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Mate explains Rimac: Bugatti is a gem, Rimac is mad!

We met the Croatian creator of technical miracles. And they didn’t just talk about the future of supercars.

He was barely twenty when he founded Rimac Automobili. It was 2009. That was when Croatian Mate Rimac converted his BMW 3 to electric drive. He later developed his first custom car, the Rimac Concept One. Porsche and later Kia and Hyundai joined the customers and investors. This was followed by the electric hypercar Nevera, which set a world speed record (412 km / h) in the category of production cars. The thirty-four-year-old enthusiast was already the head of the Bugatti Rimac division. And in Kerestinci, near Zagreb, he started building a new headquarters for this company.

‘The Bugatti thing was crazy’ Little Rimac. The head of the Molsheim brand at that time, Stefan Winkelmann, often visited the Croats a lot and discussed the next generation of models together a lot. Matty was then working on a new driving platform. “And one day a VW boss appeared here. During a conversation about Bugatti, he suddenly asked me if I thought I could take charge of the brand. At that moment I thought I heard wrong. But then I realized it was a classic win-win situation. Volkswagen was at a dead end regarding Bugatti. In my opinion, he can either neglect and liquidate the brand, or try to monetize it. Everyone in the management concern is probably of the same opinion. That’s how it worked.”

Today, Mate Rimac has a completely accurate idea of ​​\u200b\u200bthe successor to the Chiron series. It’s supposed to be a hybrid sports car. And he started development from an incredible direction: his team is working on an internal combustion engine! The whole process started two years before Rimac took over the iconic brand. Today he’s just saying that what they want to build on bikes is absolutely insane. It would be something completely new, and the novelty would hold nothing of disbelief, but also none of anything that was there.

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Rimac himself presents the project as follows: “Two completely different technologies are represented in the car, as well as two approaches.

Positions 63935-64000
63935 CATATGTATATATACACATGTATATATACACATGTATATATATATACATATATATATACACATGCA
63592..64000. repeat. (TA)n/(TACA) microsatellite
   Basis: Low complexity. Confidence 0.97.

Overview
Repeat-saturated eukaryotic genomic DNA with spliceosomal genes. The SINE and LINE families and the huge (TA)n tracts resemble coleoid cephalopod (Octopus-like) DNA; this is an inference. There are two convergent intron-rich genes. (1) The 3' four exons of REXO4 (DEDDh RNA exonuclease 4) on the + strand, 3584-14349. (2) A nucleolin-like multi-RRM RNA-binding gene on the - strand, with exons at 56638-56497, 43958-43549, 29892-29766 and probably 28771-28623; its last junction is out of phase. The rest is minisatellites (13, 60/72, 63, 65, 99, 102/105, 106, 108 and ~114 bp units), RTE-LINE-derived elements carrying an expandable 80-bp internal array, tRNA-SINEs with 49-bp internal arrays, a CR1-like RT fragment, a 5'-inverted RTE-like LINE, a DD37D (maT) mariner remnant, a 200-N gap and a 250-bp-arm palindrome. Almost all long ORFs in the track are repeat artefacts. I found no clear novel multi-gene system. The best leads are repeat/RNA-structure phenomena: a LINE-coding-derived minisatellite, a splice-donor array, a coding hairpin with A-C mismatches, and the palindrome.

Bugatti is a legend that has lived its life for over a hundred years. I would call it aristocratic perfectionism. This is why Bugatti will retain its internal combustion engines in the coming years. With such a car, you can go to the premiere at the opera, but the next day you can drive on the highway and accelerate to 400 km / h. That’s the nicest thing about it. It will have representative tools. Just an exclusive wristwatch with four wheels.”

According to the manufacturer’s belief, both brands display excellent works of art: on the one hand, artistic Bugatti, on the other hand, Rimac, moving at the limit of material possibilities. Thus, his cars will be fully electric, highly autonomous, and futuristically designed.

Is Rimac expected to build a four-seater or even a four-door model? Does not seem to. “The body would be very long, but shortening it would require a high roofline, but they have SUVs, for example, to maintain the right proportions. However, in this case, it takes the required low center of gravity. It’s not as simple as it might seem. That’s not to say the idea is completely taboo, but the current 10-year plan doesn’t count for anything like that. There is no mention of SUVs either. Rimac stresses that the Bugatti brand will continue to eschew long and bulky vehicles.

He says he can imagine smaller, more affordable cars. No supercars, like the Nevera coupe, of course, but the most common sports models. According to him, something similar was produced by Lucid or Tesla, who prepared the Plaid series, which we also write about in this issue. “But I have no idea what Lamborghini, McLaren or Aston Martin will do if they say goodbye to combustion engines. Do they want to stuff four electric motors and batteries with a capacity of 120 kWh into each car and impress them with five hundred horsepower? And they demand three or four hundred thousand euros for that? I don’t know myself, but I am convinced that we have to find our own way,” Mattei says, addressing the immediate future of manufacturers of exceptional cars.

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But what path will the automotive world take in general? The innovative-minded Croatian has a surprising opinion: “I think people still want traditional analog concept cars with twelve-cylinder hydraulic power steering, without a large number of assistants, with manual transmissions, but with a carbon fiber body.” He’s thinking something along the lines of British design legend Gordon Murray’s T.50 supersport. “The technical data of this car is very similar to 1980s Super Sports standards.” And what does Rimac think about fuel cell electric cars? “I reject them. Because they are so inefficient, they might work in airplanes or heavy commercial vehicles, but they don’t mean passenger cars. And I don’t even believe in the great potential of classic batteries. At the same time, driving range is not such a big issue as they say. When it comes down to it, A trusty 120 kWh battery can travel 700 km instead of 490 km today.

author: Pavel Kobachik

source: Auto Bild